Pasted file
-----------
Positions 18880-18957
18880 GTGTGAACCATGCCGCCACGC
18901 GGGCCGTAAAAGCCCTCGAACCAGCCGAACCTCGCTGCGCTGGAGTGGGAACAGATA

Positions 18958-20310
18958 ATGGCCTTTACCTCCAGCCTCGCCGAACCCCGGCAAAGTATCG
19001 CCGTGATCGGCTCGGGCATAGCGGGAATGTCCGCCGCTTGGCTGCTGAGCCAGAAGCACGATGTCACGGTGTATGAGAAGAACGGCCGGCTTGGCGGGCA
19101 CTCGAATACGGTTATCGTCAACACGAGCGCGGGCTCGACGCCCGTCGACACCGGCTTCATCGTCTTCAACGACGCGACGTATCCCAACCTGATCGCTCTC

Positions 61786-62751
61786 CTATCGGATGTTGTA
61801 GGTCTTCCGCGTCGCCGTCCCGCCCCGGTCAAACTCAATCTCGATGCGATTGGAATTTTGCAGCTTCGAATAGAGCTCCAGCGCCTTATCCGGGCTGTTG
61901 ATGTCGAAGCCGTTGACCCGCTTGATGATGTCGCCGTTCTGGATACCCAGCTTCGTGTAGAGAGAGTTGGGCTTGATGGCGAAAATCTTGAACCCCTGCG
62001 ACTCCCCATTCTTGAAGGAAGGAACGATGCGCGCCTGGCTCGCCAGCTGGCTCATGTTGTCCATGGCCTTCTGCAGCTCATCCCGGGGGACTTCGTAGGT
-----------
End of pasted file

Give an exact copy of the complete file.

Positions 18880-18957
18880 GTGTGAACCATGCCGCCACGC
18901 GGGCCGTAAAAGCCCTCGAACCAGCCGAACCTCGCTGCGCTGGAGTGGGAACAGATA

Positions 18958-20310
18958 ATGGCCTTTACCTCCAGCCTCGCCGAACCCCGGCAAAGTATCG
19001 CCGTGATCGGCTCGGGCATAGCGGGAATGTCCGCCGCTTGGCTGCTGAGCCAGAAGCACGATGTCACGGTGTATGAGAAGAACGGCCGGCTTGGCGGGCA
19101 CTCGAATACGGTTATCGTCAACACGAGCGCGGGCTCGACGCCCGTCGACACCGGCTTCATCGTCTTCAACGACGCGACGTATCCCAACCTGATCGCTCTC

Positions 61786-62751
61786 CTATCGGATGTTGTA
61801 GGTCTTCCGCGTCGCCGTCCCGCCCCGGTCAAACTCAATCTCGATGCGATTGGAATTTTGCAGCTTCGAATAGAGCTCCAGCGCCTTATCCGGGCTGTTG
61901 ATGTCGAAGCCGTTGACCCGCTTGATGATGTCGCCGTTCTGGATACCCAGCTTCGTGTAGAGAGAGTTGGGCTTGATGGCGAAAATCTTGAACCCCTGCG
62001 ACTCCCCATTCTTGAAGGAAGGAACGATGCGCGCCTGGCTCGCCAGCTGGCTCATGTTGTCCATGGCCTTCTGCAGCTCATCCCGGGGGACTTCGTAGGT